Make sure the ad and the LP are related, firstly. Then, look at how the page performs. What is load time? What is the overall UX? This is what Google takes into account. If your page isn't useable or confusing your ad rank will suffer.
Match LP to ad text/keywords. Clear information hierarchy. Clear CTA Quality + relevant images. Compelling header. Concise. Quick to load. Credibility/trust. Easy nav.
If you have rules by which you design, you can apply those same rules as a quality check, and see where you may have missed something. It can also give you a roadmap for optimization when you can see that you skipped or faltered on one particular principle.
A LP Audit - the obvious ones first: HTTPS, Responsive, Mobile, Speed, Brand Consistency. Address the messaging, headings, and content clarity (does it speak to the audience?) with a value-added proposition? Does it have a CTA? A/B testing for paid search.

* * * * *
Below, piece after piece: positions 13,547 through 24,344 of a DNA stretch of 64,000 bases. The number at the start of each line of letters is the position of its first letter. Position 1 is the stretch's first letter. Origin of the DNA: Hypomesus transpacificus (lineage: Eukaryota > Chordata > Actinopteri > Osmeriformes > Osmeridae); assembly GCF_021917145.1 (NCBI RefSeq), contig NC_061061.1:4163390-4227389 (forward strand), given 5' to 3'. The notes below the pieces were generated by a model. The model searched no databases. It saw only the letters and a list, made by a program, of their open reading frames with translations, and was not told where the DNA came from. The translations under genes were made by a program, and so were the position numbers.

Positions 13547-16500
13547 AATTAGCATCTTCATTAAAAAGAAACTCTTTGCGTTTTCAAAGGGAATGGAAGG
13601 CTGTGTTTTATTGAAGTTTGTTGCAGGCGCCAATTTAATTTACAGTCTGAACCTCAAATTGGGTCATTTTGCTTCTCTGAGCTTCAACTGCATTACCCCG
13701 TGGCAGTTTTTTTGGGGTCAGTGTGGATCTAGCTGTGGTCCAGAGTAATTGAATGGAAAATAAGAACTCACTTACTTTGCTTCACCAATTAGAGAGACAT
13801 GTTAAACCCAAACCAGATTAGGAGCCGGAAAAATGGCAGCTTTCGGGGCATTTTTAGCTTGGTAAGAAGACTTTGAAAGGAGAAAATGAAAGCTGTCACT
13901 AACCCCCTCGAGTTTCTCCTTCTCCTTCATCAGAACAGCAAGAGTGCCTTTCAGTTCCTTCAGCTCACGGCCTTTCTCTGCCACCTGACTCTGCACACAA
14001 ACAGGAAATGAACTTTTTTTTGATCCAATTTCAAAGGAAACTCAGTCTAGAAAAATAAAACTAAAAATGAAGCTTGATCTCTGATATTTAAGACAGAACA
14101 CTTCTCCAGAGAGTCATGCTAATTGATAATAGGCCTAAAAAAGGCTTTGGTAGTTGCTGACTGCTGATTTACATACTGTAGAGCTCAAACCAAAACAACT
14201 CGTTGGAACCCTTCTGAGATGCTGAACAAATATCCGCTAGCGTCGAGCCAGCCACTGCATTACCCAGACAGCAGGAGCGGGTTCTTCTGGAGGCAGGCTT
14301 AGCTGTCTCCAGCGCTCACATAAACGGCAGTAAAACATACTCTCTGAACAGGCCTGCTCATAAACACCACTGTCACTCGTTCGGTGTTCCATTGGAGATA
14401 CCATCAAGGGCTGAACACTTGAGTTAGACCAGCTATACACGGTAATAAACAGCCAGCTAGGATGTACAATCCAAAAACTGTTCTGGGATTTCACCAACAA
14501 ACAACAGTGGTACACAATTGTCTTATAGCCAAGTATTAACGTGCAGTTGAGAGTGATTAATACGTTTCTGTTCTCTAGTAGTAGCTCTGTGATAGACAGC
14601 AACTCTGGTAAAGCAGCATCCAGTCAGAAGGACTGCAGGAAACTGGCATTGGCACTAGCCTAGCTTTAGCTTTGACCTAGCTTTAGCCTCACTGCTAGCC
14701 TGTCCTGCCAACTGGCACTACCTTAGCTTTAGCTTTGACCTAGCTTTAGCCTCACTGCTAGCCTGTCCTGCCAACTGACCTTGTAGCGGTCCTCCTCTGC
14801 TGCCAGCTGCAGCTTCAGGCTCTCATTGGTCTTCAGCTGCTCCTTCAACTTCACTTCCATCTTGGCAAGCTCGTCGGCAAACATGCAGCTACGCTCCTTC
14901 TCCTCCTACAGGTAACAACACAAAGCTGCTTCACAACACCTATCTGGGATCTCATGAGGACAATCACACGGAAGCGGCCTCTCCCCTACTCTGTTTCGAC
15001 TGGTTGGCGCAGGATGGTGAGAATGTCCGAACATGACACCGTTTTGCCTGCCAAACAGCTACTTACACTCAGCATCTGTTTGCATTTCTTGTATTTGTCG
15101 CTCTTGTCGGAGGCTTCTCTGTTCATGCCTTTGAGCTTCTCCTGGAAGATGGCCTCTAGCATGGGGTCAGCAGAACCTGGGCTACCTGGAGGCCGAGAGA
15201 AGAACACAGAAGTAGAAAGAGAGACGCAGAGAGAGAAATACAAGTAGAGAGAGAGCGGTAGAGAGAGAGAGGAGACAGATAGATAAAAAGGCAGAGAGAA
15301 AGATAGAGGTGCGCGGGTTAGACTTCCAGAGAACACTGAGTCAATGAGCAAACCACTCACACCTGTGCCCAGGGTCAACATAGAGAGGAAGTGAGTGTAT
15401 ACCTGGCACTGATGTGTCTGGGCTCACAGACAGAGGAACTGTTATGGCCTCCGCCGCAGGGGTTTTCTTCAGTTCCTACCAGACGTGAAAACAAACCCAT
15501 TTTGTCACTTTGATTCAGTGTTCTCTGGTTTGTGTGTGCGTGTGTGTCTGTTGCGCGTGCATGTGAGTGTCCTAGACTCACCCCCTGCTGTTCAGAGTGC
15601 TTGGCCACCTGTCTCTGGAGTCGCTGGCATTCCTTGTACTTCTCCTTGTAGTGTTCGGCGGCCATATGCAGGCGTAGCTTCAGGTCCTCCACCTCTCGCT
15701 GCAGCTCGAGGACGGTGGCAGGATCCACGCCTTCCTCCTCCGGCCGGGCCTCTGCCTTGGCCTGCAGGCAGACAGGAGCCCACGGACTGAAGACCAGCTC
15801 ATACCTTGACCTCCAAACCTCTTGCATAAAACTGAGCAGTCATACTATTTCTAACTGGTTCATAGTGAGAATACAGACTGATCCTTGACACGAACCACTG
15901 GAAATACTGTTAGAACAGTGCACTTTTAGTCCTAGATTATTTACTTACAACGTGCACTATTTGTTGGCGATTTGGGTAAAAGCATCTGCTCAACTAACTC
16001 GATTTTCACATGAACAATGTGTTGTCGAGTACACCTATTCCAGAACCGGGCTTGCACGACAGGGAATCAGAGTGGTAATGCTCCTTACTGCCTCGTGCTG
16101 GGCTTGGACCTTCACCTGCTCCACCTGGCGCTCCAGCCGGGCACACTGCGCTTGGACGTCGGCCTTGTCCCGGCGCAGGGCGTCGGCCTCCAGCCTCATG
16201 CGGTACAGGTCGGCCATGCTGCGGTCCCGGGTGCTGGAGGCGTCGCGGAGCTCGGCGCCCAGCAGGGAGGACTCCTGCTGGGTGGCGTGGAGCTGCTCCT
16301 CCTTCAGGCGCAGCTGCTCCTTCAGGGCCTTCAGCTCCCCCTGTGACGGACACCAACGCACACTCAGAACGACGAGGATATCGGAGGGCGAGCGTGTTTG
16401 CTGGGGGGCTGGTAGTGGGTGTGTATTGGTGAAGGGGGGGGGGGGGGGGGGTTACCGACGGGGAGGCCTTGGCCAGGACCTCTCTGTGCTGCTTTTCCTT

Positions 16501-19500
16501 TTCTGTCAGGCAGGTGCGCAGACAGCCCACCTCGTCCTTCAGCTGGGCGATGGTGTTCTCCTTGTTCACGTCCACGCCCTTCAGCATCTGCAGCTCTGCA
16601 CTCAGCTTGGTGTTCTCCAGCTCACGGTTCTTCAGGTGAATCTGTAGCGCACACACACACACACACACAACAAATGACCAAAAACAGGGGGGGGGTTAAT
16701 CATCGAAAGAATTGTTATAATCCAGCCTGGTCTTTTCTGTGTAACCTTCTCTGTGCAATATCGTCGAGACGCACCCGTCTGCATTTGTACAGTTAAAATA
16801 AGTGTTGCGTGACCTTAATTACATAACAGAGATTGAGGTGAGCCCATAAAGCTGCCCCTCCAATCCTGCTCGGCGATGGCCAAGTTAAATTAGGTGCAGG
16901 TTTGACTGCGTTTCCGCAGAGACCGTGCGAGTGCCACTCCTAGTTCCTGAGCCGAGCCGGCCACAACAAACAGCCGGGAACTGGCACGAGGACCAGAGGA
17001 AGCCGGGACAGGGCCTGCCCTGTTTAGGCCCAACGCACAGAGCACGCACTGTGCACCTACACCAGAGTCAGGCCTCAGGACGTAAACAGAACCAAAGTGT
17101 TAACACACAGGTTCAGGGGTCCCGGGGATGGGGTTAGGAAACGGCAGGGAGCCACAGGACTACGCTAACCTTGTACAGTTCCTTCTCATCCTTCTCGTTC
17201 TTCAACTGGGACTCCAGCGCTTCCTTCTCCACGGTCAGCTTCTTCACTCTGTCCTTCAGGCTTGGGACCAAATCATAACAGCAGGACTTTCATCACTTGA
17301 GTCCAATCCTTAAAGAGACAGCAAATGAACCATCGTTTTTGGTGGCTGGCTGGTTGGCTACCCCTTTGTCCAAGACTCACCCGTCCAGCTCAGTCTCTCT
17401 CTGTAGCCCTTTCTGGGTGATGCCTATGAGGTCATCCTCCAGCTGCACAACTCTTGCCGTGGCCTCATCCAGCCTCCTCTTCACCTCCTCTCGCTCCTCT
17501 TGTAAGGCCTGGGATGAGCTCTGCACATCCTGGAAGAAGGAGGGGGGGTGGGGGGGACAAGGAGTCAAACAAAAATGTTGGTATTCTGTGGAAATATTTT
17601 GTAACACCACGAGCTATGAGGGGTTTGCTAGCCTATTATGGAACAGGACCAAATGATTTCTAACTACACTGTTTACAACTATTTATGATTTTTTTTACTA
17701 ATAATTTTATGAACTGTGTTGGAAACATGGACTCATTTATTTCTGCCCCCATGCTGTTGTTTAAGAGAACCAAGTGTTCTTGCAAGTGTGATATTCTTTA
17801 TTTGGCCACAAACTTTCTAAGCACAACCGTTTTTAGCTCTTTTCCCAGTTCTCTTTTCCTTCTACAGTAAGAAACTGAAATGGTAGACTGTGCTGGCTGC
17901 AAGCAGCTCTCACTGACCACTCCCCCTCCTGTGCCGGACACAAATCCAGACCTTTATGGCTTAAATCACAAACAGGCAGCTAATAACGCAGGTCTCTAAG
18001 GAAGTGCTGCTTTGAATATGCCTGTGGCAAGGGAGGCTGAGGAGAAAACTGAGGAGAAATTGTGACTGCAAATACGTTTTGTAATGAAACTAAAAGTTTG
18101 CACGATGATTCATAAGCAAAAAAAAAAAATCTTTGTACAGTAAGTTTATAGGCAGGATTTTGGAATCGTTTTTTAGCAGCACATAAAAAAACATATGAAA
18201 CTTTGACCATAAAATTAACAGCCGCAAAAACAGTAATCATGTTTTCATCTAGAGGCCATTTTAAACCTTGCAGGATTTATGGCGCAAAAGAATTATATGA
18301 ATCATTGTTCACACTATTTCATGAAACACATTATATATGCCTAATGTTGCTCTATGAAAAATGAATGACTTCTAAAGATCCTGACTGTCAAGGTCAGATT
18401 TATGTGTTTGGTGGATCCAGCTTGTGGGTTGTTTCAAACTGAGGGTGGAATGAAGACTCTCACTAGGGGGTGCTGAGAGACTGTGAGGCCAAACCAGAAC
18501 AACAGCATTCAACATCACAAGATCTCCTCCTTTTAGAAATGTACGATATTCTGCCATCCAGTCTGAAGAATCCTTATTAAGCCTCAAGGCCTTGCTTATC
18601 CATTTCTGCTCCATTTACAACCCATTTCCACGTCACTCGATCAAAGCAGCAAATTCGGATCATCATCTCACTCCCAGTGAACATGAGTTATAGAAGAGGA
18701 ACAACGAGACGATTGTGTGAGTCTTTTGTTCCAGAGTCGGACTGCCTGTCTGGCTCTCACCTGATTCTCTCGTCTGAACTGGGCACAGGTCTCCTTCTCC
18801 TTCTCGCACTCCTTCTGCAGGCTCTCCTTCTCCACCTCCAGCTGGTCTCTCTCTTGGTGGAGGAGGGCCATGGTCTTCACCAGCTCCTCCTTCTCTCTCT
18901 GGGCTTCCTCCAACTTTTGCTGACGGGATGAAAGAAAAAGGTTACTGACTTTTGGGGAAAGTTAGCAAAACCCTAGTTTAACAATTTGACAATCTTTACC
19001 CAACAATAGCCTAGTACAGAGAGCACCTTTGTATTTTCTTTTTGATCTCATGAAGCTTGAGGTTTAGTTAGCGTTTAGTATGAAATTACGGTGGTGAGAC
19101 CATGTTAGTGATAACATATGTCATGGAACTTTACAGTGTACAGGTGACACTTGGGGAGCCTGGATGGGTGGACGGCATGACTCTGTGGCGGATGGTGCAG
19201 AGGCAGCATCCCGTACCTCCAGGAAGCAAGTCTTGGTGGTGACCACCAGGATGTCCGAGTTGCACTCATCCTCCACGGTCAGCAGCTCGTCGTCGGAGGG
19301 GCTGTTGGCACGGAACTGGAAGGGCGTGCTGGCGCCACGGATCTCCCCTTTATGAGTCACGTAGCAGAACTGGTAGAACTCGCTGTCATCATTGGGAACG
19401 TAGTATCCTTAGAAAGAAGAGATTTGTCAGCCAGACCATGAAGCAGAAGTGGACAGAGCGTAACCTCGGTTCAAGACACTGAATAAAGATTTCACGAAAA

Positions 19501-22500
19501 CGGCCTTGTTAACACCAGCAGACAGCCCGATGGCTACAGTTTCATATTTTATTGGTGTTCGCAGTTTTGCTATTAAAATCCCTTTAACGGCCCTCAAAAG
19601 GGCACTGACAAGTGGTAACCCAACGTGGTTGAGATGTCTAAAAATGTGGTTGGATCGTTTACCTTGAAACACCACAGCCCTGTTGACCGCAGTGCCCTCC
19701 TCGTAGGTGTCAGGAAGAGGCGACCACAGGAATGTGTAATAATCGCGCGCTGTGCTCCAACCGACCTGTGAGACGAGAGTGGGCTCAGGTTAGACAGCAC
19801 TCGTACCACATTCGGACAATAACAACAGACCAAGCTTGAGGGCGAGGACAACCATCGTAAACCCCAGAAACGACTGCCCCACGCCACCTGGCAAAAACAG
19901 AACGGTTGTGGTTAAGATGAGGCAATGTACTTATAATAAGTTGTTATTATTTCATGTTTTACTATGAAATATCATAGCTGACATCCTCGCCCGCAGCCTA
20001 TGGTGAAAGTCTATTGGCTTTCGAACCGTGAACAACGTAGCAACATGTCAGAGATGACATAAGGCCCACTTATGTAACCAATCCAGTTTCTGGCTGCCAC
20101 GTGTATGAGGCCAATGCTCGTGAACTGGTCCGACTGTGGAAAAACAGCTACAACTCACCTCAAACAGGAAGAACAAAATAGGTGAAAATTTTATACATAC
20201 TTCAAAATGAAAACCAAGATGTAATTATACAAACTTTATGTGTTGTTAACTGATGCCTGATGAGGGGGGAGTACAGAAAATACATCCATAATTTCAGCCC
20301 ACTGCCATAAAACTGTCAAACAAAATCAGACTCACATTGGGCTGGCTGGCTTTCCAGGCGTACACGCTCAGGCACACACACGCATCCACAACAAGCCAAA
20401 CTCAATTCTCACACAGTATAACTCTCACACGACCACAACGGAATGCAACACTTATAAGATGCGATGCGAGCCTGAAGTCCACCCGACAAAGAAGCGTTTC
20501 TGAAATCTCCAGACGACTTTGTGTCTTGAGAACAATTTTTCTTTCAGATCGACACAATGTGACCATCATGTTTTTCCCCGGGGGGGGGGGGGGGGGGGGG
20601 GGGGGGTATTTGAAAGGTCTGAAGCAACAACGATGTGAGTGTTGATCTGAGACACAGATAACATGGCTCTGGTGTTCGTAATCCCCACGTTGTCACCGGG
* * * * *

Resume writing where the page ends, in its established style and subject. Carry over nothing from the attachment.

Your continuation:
What's the purpose of the page? Is it for organic or paid traffic? If organic what keywords are you ranking for? What does the data in GA and heatmapping tools show you? Does the landing page have clear CTA? There's so much more.
1. What are your business objectives? 2. What are your success KPIs for your business objectives? 3. Who/what is your target market? These need to be answered before ANYTHING else is done. Can't audit anything properly w/o understanding the business.
When it comes to a landing page audit, I prefer to use analyzers like Unbounce itself. We are mostly using SEMrush site analyzer to get all the details from minor mistakes to meta tags to broken links to everything.
Do You Have Landing Page Suggestions?
If so, please share them in the comments below. We also want to thank all that participated in the chat. We will be looking for your expert insights next week. It starts at 11 am ET/4 pm BST on Wednesday, August 7th.